Israel finds itself in Babylon for 432 years. God hears there cries because our God always hears the cries of the oppressed. During the marriage vows God tells Israel the following... He says if you oppress the poor and the weak, they will cry out to me, and I will hear their cries because I am a God of the poor and the weak and the oppressed. Whoa. I would think that would send the message. So, after 432 long years God rescues his people again. He tells them of a new revival to come. A new way of life. He tells them to come back and to follow the same marriage vows as before and he adds... "Remember the poor." He tells Israel that in order to live the life that he has laid out for them they need to remember the poor and not accumulate wealth. Interesting. God doesn't say "Come on folks! Get more excited about me! Tell all your friends! Talk to me more!" He says "Remember the oppressed and do not accumulate wealth like the pagan world tells you is only normal." Hmm... Well, time goes by and Israel is trying hard? Well, some are, but along the way Rome comes over and takes control. What time was that? Oh yes, I believe it was right around 432 B.C. which is a familiar number. It was 432 years that Israel was under Roman control or exile in their own land before Jesus arrives on the scene. Jesus comes to deliver God's people from exile again. He tells the world He is in to take care of the poor. He tells the world that the rich are going to have a pretty hard time getting into the kingdom of God. Interesting. He doesn't take over Israel and create the kingdom. He tells the world to take care of the poor and live in a state of Jubilee. Jubilee? That's the idea that every so often (7 years) people would take a year off of work. That's a foreign idea here in America. Jubilee had a lot more to it than that, but the idea is that people would cancel debts completely. A sort of redistribution of wealth if you will which is about whom? The poor. Jesus tells us that to eradicate poverty we need to redistribute our wealth to the poor. Now, that's a wild idea.

So, what does this have to do with Revolution in the church? Well, the first little bit about the youth group revival doesn't sound much like the revolution Jesus and God have been talking about since the beginning of sin. Youth group revivals don't mention the poor or the redistribution of wealth or the idea that we aren't even supposed to accumulate wealth... maybe that's the problem. See, we as believers have put ourselves in our own form of exile by buying into the American Dream, and just to make sure we're all on the same page... America is a modern day Egypt or Rome. An empire built on the backs of the poor and the weak. An empire built on the rich getting richer. The American Dream says "Go ahead. Be all you can be and make as much as you can while you're at it.!" This is completely opposite of what Jesus is telling us, and if we are called to bring to God's kingdom or heaven to earth by following Jesus' lead then America appears to be an Anti-kingdom.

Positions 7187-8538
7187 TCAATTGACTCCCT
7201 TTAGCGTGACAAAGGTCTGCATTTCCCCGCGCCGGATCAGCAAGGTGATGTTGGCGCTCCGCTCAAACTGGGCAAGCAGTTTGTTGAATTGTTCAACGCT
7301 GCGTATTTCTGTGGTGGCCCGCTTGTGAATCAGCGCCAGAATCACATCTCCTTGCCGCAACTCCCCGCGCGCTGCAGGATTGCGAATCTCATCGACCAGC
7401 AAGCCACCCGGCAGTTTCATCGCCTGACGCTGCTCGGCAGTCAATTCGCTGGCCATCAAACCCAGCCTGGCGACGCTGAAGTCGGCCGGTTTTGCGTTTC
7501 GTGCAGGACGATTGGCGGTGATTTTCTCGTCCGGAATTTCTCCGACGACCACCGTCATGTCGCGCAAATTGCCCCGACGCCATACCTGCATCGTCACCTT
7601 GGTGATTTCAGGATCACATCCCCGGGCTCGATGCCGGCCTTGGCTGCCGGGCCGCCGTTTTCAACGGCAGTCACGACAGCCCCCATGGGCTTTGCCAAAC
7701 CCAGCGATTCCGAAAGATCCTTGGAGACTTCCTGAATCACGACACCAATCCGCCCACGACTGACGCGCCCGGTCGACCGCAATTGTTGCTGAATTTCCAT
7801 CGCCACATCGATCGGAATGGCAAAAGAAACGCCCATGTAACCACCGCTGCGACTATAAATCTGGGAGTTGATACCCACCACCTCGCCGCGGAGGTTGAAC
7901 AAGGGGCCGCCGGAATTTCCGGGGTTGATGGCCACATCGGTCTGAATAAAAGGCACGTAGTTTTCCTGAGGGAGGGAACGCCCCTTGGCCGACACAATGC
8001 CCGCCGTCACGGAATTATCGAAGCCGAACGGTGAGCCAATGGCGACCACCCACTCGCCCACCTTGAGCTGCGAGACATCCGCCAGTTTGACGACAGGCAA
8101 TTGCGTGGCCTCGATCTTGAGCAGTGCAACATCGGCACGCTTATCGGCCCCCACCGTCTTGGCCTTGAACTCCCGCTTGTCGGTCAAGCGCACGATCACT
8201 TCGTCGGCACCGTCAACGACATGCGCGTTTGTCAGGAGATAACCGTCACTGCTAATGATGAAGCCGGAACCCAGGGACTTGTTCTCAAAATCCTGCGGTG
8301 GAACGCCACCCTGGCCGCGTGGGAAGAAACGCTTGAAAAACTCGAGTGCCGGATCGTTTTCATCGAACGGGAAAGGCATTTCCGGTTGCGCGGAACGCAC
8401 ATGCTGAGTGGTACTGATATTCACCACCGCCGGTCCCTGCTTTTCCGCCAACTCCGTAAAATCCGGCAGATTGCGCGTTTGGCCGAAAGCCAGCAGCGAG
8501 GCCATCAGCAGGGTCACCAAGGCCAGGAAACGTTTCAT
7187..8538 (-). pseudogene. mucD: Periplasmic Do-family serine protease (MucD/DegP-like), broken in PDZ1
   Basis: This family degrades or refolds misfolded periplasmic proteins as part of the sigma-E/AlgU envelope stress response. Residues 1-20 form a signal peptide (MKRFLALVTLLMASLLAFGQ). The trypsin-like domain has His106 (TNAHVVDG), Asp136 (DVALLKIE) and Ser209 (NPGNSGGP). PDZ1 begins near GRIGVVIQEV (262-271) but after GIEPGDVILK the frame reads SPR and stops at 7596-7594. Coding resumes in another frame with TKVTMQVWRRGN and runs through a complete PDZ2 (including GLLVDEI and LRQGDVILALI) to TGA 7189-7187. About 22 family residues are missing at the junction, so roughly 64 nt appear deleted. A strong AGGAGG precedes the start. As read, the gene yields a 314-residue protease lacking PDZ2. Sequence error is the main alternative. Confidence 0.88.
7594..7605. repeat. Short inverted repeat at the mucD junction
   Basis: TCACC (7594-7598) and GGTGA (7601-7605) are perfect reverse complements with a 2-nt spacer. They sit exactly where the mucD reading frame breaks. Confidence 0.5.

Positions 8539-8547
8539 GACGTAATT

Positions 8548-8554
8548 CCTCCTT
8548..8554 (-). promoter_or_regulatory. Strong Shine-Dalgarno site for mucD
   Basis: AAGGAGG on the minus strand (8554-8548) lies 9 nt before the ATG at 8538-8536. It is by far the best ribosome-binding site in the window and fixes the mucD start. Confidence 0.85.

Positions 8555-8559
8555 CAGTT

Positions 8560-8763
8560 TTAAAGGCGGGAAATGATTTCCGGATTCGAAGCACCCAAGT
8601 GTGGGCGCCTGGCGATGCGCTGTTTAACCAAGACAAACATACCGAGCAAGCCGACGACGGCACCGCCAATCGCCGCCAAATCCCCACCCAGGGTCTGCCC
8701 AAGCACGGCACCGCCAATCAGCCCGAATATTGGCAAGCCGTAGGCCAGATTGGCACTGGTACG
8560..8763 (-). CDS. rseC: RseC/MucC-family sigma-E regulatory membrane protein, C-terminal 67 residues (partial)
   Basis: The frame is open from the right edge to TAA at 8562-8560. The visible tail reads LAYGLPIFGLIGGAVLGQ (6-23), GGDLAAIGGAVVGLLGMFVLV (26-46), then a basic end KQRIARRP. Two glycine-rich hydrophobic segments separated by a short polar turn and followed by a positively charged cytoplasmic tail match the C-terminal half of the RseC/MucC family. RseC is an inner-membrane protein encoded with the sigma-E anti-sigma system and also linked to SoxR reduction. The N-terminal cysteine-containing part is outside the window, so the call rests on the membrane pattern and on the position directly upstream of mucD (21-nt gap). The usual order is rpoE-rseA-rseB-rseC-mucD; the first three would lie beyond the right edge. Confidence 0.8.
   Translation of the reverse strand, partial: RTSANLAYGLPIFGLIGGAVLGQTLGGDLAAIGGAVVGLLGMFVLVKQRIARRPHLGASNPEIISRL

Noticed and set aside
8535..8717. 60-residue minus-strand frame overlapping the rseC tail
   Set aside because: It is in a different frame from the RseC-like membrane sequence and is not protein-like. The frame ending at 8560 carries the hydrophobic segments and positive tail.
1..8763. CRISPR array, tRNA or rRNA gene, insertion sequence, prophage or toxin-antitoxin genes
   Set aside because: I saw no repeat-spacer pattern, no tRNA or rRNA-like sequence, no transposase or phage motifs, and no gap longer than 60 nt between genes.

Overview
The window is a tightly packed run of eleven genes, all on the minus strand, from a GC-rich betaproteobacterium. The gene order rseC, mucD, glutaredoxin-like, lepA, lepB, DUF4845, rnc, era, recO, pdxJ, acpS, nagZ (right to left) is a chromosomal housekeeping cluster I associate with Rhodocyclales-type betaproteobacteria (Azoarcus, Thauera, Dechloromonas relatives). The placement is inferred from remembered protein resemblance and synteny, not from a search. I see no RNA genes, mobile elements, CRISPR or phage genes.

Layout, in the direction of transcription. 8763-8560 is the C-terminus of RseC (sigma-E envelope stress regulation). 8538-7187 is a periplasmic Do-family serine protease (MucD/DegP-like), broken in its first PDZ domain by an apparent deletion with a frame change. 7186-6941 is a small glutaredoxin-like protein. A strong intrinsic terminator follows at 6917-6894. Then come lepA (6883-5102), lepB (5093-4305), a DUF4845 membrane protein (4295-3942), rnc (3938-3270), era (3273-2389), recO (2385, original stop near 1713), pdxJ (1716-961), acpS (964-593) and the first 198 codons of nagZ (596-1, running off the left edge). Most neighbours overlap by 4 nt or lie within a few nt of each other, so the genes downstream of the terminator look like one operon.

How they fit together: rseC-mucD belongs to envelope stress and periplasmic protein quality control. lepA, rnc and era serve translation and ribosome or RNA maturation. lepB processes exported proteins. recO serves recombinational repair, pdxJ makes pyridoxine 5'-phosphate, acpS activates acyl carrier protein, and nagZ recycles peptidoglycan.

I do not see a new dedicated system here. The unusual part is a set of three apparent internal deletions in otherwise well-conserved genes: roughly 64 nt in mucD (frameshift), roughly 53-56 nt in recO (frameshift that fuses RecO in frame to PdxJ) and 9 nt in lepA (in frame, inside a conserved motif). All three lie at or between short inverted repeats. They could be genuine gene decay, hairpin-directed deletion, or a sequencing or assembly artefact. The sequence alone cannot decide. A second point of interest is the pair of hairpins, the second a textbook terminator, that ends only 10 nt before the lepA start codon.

Jack and I, by the wisdom of many modern prophets (Shane Claiborne, Rob Bell, and more), through the guidance of our own spiritual heroes, and ultimately through God's grace have come to hear Jesus' calling a little more clearly in that way. Acting on all of that led us to moving in here in the heart of Springfield. I believe all of God's people are called to live without accumulating wealth, redistributing the wealth they have been given, and to care for the poor, the weak, and the oppressed.

It was God who said that in order to keep the marriage vow we need to "REMEMBER THE POOR!" That's the kind of revolution that will really bring change.



For a more in depth look and probably a more correct look (I'm not really a theologian) into these ideas check out:
"Jesus Wants To Save Christians" by Rob Bell
"The Irresistible Revolution" and "Jesus for President" by Shane Claiborne.